Tucson Wildlife Center
If you have ever come across an injured animal on the road, or a baby animal with no mother in sight, you know the range of emotions and questions that flood through your head! Thankfully we have the Tucson Wildlife Center here to help us navigate these problems, and to help us decide how or even if we should intervene. This impressive 5103C nonprofit organization is celebrating a 20 year history of caring for wildlife received from 8 Arizona counties! Its annual operating budget is $500,000, raised from grants, donations and an annual fundraiser gala.
To learn more, 14 Master Naturalists toured the facility on October 20, led by Suzanne Benedict and Lou Rae Whitehead. The 5 acre facility receives 20,000 phone calls a year, takes in more than 3,400 animals treated by 2 full time vets, staff and volunteers. We were privileged to a behind the scenes tour which included indoor and outdoor holding areas, 3 huge flight cages, and a well-equipped hospital with an ICU and surgical suite.
Animal caretakers exercise great care not to imprint wildlife on humans. Handlers hide in ghillie suites while feeding baby animals, and use shift doors that let the animal in or outdoors without a person in view. Imprinted, or tame animals cannot be released. Some animals that have arrived at the center, unfortunately tamed by well-meaning citizens, are used as education animals and surrogates. We met Wilbur, the 13 year old bobcat and center mascot. His fellow bobcat companions, Rubie and Bisbee, serve as excellent surrogate parents to bobcat kittens brought in, teaching them natural bobcat behaviors and reducing the need for human contact. Young coyotes and javelinas also benefit from surrogate resident animals.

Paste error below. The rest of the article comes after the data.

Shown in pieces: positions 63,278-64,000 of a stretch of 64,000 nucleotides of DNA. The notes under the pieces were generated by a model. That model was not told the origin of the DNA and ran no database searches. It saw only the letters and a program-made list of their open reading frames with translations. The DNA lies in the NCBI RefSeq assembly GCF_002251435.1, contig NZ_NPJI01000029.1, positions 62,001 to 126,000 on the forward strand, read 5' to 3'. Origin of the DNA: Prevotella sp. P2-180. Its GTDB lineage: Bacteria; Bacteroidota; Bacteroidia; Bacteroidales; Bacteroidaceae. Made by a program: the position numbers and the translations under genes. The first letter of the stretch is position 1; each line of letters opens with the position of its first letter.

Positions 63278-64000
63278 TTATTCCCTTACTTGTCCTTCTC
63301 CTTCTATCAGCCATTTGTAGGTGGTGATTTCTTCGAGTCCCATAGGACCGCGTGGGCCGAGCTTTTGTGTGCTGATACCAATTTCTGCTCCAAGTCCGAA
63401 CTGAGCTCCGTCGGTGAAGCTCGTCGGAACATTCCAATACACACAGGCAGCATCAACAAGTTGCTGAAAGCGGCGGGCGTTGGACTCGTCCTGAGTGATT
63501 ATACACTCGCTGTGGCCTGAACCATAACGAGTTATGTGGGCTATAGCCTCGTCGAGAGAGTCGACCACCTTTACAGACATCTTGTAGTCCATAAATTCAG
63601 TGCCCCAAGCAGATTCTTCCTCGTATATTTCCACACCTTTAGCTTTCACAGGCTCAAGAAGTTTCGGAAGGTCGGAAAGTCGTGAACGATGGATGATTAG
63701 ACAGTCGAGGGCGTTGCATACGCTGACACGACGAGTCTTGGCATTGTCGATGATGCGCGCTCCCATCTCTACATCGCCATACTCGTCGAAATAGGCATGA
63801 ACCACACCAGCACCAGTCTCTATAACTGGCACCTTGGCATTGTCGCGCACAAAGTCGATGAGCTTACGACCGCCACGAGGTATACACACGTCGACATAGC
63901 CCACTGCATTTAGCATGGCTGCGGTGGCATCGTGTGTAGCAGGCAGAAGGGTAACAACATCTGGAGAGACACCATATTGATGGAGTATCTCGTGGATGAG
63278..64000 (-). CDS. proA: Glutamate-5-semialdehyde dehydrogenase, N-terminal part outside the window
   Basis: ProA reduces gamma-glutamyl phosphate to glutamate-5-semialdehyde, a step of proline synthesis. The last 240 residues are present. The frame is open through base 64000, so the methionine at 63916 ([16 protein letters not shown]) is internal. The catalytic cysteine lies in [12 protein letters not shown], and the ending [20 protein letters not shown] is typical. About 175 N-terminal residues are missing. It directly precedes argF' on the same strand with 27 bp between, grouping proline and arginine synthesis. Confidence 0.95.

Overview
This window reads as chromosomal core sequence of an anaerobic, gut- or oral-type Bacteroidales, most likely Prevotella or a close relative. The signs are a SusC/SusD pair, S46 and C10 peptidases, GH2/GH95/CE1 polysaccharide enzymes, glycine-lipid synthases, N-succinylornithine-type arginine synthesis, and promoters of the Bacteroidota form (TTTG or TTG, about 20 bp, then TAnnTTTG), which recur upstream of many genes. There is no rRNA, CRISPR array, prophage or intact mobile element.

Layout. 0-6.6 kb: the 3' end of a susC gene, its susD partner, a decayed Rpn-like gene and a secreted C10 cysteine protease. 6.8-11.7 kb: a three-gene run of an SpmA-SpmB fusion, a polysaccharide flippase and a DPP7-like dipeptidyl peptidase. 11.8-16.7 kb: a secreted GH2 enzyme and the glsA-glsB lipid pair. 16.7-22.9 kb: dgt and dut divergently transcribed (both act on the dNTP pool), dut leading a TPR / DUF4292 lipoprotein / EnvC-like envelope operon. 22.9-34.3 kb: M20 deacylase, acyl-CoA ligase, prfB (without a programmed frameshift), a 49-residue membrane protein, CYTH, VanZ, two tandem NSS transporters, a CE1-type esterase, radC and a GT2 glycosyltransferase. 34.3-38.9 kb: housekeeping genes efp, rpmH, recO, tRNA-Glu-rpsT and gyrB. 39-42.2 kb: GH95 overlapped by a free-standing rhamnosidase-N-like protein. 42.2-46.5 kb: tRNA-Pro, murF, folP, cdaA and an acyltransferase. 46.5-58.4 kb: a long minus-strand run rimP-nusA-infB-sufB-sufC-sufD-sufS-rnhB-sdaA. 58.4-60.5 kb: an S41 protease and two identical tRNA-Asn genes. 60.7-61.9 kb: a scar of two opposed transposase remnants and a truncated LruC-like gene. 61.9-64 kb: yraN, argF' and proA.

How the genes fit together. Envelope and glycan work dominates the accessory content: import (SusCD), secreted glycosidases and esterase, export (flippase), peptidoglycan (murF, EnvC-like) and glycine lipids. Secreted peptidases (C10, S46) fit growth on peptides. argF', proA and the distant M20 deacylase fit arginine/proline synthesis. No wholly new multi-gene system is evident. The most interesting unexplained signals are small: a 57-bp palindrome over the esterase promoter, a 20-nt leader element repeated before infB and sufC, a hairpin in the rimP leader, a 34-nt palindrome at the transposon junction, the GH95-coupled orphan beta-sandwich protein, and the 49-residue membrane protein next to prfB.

The center takes in almost all species except deer, bears, mountain lions, dogs, cats and rattlesnakes. Gila monsters and non-venomous snakes are accepted. Their busiest season is April through September and they are always in need of volunteers to assist with animal care, public education, and school and scout tours. The center’s wish list includes paper towels, white sheets and towels, unscented kitty litter, chicken thighs, Dawn dish liquid, baggies and trash bags, copier paper, fruits, vegetables, and turkey or banana baby food.
What can you do to help wildlife in your own backyard? Keep bird baths and feeders clean, empty hummingbird feeders that have black mold, or cloudy nectar; put baby birds back up in the nest or create an artificial nest with drainage holes for rain. Keep pet cats indoors at all times, trim hedges in the fall, not spring; don’t use glue traps; turn outdoor ceiling fans off at night to protect bats and don’t interfere with any wildlife without calling the center for advice first!
Learn more at tucsonwildlife.com or by calling 520-290-WILD (9453) which answers 24/7. Master Naturalists attending were Barbara Gaynor, Cameron Becker, Carrie Barcom, Deb Huie, Don Featherstone, Jane Davenport, Jean Boris, Julie Hallbach, Mack Consigney, Marilyn Liss, Penny Miller, Sharon Overstreet and Franklin Lane.
Our featured image has Master Naturalist, Carrie Barcom, dressed in one of TWC’s camouflage ghillie suit!